David Carliner, an influential lawyer, died of a heart attack at age 89 on Wednesday in Washington. Carliner handled some important immigration cases. One was the famous case of Carlos Marcello, the New Orleans racketeer whom the federal government after years of hearings and appeals finally deported in 1961. Another client, Staughton Lynd, was a Yale professor whose passport was canceled after he made a trip to North Vietnam. Carliner's representation of a Chinese immigrant, Hay Say Naim, in a case involving Virginia’s anti-miscegenation law drew national attention in the early 1950s. In 1979 and 1980, Mr. Carliner fought legal battles for Iranian students studying in the United States who were trapped between the new fundamentalist government in their own country and the American authorities. In the 1980s, he separately represented a member of a death squad in El Salvador and a Nicaraguan immigrant who feared being drafted by the Sandinista government if forced to return to his own country. When Garry Davis returned from 30 years of wanderings using a world passport he had issued himself, Mr. Carliner won him the right to live in the United States.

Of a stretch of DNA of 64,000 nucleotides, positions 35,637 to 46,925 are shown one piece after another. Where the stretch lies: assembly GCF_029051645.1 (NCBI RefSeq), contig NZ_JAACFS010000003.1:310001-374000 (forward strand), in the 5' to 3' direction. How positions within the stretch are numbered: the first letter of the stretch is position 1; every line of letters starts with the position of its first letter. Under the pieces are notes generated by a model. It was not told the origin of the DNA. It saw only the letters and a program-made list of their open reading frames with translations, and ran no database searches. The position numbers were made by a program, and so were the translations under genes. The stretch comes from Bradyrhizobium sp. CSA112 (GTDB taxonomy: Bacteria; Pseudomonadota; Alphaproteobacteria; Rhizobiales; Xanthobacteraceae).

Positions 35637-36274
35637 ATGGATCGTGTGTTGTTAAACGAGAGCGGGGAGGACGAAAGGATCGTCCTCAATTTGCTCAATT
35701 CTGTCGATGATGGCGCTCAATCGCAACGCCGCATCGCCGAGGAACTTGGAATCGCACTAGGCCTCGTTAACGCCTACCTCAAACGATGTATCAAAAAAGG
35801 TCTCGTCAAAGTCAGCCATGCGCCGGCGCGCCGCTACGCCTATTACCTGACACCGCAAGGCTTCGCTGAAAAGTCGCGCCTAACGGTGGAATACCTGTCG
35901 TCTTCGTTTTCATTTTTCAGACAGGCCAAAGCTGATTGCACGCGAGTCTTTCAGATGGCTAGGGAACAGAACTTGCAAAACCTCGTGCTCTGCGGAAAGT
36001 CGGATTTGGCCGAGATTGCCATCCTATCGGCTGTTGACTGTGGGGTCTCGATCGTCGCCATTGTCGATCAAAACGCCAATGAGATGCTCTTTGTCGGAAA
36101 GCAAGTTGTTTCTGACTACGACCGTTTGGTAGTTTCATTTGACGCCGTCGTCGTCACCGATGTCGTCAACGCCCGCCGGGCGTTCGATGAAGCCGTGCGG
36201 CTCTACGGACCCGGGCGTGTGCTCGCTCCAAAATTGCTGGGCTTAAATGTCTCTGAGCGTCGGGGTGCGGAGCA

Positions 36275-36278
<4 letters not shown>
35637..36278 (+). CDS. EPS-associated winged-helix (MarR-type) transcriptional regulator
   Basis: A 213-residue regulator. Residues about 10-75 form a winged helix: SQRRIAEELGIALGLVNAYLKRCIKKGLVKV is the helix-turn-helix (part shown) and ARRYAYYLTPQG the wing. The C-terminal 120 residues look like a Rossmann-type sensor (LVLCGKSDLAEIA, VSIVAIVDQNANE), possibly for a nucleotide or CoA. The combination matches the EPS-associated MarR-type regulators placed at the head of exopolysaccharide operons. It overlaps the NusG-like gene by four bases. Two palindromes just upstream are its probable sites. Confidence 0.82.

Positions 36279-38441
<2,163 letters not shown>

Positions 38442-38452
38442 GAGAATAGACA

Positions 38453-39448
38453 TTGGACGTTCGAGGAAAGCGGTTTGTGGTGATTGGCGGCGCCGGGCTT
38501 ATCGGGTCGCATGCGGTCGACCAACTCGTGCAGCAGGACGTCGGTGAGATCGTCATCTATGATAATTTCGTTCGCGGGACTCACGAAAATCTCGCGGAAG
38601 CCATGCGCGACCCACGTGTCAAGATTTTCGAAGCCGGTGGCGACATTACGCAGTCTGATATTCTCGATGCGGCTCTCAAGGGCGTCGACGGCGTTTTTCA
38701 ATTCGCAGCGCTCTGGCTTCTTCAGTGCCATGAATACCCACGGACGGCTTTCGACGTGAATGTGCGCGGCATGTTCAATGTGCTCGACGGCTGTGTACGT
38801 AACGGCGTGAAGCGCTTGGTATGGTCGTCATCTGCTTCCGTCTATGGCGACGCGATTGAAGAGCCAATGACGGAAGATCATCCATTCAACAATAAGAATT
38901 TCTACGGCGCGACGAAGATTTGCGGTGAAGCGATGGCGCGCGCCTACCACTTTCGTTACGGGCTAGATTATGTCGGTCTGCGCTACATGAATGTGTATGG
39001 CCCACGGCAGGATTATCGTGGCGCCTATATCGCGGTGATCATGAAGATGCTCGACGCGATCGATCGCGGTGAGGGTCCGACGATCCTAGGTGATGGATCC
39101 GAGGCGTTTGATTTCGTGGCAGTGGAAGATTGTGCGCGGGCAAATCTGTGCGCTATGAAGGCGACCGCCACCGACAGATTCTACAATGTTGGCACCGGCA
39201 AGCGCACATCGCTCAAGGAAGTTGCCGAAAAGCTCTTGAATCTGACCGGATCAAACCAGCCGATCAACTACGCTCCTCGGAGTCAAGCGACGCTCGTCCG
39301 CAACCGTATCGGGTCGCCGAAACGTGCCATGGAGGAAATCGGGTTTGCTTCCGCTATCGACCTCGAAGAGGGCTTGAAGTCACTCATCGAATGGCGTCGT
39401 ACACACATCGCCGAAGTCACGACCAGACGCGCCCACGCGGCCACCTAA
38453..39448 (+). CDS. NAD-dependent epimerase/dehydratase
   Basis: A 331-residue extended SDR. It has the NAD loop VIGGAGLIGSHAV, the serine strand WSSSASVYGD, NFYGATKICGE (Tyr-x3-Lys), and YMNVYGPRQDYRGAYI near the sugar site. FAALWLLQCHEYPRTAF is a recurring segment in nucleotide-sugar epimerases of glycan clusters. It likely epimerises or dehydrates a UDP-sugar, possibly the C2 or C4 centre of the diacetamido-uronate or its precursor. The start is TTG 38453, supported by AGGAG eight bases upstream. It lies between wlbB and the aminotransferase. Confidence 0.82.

According to the N.Y. Times, "Mr. Carliner’s battles were part of an overall effort to change and liberalize immigration policy. He fought the Reagan administration’s efforts to restrict the power of federal courts in immigration and asylum cases and in the 1990s campaigned against Congressional efforts to tighten immigration severely. In 1977, he published “Rights of Aliens,” which became a popular handbook on changes in immigration policy. In 1990, he and several colleagues came out with “The Rights of Aliens and Refugees,” (Southern Illinois University Press)."

KJ

September 22, 2007 | Permalink | Comments (1) | TrackBack (0)

Tell Me that It Ain't So Simi Valley! Charging A Church $40K for Police Action to Ensure Public Safety?

We reported earlier this week about a clash of protesters at a Simi Valley, California church.  Well, there is some troubling news from Simi Valley.  According to the L.A. Times, city officials are standing by a City Council decision to charge a church nearly $40,000 to cover the costs for law enforcement officers who monitored the immigration protest. The United Church of Christ has sheltered a undocumented immigrant. City Manager Mike Sedell said Sunday's rally at the church on Royal Avenue by dozens of anti-illegal immigration activists was met by immigrant rights activists during a loud but peaceful demonstration. Although only about 15 police officers were at the church, Sedell said twice as many were nearby in case violence broke out. Ventura County sheriff's deputies were also on standby, he said.